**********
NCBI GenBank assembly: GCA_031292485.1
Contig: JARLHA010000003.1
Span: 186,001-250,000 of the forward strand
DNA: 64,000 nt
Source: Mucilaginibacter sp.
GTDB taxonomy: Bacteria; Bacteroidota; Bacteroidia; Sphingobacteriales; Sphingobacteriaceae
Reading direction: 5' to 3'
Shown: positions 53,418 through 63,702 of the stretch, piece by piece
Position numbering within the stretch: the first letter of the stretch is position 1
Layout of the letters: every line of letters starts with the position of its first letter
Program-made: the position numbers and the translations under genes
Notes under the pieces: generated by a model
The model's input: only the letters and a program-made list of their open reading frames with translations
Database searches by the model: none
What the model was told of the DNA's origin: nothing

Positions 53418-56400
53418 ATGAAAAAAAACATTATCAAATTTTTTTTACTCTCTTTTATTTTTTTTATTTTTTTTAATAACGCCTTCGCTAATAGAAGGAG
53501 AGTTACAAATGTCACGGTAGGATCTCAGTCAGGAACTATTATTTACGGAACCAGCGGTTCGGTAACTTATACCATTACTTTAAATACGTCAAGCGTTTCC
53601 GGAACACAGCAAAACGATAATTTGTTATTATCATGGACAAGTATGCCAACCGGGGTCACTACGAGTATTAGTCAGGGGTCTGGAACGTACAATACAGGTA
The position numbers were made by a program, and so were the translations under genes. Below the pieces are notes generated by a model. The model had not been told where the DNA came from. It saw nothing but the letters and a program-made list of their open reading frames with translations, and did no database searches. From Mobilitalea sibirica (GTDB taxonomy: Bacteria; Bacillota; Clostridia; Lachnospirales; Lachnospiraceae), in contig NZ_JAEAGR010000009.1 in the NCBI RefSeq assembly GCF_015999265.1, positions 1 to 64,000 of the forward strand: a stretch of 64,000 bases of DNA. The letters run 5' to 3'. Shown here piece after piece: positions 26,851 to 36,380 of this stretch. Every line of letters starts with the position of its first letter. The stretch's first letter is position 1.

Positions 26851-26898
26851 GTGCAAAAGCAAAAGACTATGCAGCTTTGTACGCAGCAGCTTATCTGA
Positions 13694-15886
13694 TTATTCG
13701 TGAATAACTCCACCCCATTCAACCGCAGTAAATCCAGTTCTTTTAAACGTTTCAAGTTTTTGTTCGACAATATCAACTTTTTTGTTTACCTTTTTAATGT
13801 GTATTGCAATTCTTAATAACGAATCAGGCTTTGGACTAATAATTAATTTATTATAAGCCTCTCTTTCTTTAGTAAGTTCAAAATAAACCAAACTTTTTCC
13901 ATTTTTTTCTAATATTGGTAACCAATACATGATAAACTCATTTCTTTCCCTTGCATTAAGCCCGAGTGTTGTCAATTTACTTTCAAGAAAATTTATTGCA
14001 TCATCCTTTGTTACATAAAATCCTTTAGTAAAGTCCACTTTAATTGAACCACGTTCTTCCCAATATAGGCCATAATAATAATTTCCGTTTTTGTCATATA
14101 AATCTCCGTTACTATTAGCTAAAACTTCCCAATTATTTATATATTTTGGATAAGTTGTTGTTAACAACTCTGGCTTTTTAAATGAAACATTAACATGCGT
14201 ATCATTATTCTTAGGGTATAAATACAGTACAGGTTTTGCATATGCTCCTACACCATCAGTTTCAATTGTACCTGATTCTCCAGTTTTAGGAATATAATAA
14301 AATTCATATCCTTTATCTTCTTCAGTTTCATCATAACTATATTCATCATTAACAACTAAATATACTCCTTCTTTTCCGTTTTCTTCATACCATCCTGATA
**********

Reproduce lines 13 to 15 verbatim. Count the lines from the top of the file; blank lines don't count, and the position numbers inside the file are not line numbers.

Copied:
The model's input: only the letters and a program-made list of their open reading frames with translations
Database searches by the model: none
What the model was told of the DNA's origin: nothing